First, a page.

Identification of immature cornified envelopes in the barrier-impaired epidermis by characterization of their hydrophobicity and antigenicities of the components


Tetsuji Hirao, Shiseido Life Science Research Center, 2-12-1 Fukuura, Kanazawa-ku, Yokohama, Japan 236-8643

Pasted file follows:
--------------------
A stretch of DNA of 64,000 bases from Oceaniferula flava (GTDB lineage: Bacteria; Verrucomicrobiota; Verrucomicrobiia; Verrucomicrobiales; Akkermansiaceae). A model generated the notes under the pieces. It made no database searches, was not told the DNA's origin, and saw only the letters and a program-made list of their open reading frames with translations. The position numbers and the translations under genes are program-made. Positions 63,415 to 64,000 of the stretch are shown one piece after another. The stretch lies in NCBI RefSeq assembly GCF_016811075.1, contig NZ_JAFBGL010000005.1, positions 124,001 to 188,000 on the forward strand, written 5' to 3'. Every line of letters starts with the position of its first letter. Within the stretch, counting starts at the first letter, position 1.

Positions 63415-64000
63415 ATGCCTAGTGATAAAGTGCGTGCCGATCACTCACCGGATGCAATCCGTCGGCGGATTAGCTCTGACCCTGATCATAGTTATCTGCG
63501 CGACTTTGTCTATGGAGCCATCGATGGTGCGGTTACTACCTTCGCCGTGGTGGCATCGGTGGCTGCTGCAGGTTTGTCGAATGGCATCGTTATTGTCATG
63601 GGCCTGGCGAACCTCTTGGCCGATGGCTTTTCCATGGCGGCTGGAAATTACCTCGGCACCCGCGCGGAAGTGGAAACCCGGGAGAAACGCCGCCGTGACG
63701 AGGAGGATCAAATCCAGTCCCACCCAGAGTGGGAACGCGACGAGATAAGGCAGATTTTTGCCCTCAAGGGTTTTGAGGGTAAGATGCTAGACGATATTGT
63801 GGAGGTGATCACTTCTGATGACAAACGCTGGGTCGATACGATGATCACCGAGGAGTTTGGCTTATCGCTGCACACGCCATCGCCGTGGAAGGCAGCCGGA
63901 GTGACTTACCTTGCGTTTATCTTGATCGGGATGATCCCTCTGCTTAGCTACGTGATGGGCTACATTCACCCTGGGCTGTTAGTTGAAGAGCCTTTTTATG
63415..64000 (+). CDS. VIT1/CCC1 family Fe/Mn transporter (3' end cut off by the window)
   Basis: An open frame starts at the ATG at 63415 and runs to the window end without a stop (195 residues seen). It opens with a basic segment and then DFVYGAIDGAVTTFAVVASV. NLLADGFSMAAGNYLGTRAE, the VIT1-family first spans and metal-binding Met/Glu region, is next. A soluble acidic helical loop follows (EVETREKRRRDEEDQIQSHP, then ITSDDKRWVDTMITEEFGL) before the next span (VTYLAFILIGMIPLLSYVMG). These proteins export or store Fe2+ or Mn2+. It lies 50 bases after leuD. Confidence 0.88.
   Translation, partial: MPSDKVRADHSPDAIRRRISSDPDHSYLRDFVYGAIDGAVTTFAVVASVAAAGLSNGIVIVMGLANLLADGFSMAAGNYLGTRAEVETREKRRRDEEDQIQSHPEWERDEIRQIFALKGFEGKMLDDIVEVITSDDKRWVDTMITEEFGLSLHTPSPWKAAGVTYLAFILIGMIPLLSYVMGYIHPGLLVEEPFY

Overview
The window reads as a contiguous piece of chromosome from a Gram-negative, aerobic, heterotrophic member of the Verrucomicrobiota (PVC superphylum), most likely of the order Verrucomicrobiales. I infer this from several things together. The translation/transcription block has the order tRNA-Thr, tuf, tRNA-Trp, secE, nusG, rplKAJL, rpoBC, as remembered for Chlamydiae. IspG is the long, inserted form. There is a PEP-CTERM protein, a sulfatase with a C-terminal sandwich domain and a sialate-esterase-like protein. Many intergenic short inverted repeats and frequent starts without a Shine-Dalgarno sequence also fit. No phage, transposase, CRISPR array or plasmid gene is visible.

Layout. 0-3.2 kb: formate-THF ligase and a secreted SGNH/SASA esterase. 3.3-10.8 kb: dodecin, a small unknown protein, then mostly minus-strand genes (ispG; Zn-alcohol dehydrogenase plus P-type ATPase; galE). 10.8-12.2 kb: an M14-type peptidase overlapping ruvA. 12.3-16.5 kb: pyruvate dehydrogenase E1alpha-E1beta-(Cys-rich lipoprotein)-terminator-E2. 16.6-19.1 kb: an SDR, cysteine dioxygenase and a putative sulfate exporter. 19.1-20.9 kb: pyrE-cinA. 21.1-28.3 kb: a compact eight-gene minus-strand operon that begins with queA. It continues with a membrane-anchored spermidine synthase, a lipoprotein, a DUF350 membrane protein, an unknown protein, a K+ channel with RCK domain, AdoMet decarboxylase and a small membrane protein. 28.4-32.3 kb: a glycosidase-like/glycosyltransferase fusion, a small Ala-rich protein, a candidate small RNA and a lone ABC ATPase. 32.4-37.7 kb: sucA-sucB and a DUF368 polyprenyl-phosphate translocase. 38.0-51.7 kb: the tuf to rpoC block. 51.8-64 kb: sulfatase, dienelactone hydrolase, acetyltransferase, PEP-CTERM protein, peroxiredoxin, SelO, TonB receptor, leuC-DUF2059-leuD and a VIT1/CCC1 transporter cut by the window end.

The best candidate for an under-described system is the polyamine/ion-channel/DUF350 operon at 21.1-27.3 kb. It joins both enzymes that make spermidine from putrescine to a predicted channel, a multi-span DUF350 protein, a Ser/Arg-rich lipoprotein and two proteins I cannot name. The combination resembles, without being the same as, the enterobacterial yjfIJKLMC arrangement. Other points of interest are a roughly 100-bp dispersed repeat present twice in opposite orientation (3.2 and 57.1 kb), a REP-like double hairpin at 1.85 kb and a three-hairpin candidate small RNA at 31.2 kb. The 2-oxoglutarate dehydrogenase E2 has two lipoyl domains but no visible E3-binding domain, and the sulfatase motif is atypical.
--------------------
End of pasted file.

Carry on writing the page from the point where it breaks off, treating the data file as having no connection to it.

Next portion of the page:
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Abstract: Cornified envelopes (CEs), rigid and insoluble structures in the stratum corneum, which are assembled by crosslinking of several precursor proteins by transglutaminases, provide a hydrophobic foundation for barrier function; omega-hydroxyceramides are covalently attached to the outer surface of CE components, and onto this hydrophobic assembly, lamellar layers of intercellular lipids are organized. Morphologically irregular, fragile CEs are found in the deep layer of the stratum corneum or in certain disorders, such as psoriasis, whereas most CEs from healthy subjects are rigid and polygonal. We have established a staining method to characterize such fragile CEs as immature and less hydrophobic CEs, and employed it to examine regional differences in the properties of CEs, especially in relation to the barrier function of the skin. CEs from the outermost stratum corneum of the trunk and extremities of healthy subjects were relatively uniform in morphology with larger shape, and were homogeneous in hydrophobicity as judged from the use of an environment-sensitive fluorescent dye, Nile red. However, CEs from the face were strikingly heterogeneous, and consisted of both rigid and fragile CEs. Rigid CEs were Nile red-positive and little stained by anti-involucrin. In contrast, fragile CEs were Nile red-negative but strongly stained with anti-involucrin, as detected by indirect immunofluorescence. Thus, CEs from the face were stained with Nile red or involucrin in a mutually exclusive manner. Fragile CEs were stained with antibodies against other CE components, including loricrin, envoplakin, filaggrin, and isopeptides. Such fragile, involucrin-positive CEs were detected not only in the face, but also in the deep layer of the stratum corneum of the arm. In addition, experimental barrier disruption resulted in the appearance of involucrin-positive CEs in the outermost stratum corneum. These results suggest that involucrin-positive, fragile CEs are immature and less hydrophobic, and that their occurrence is closely related to impairment of the barrier function of the skin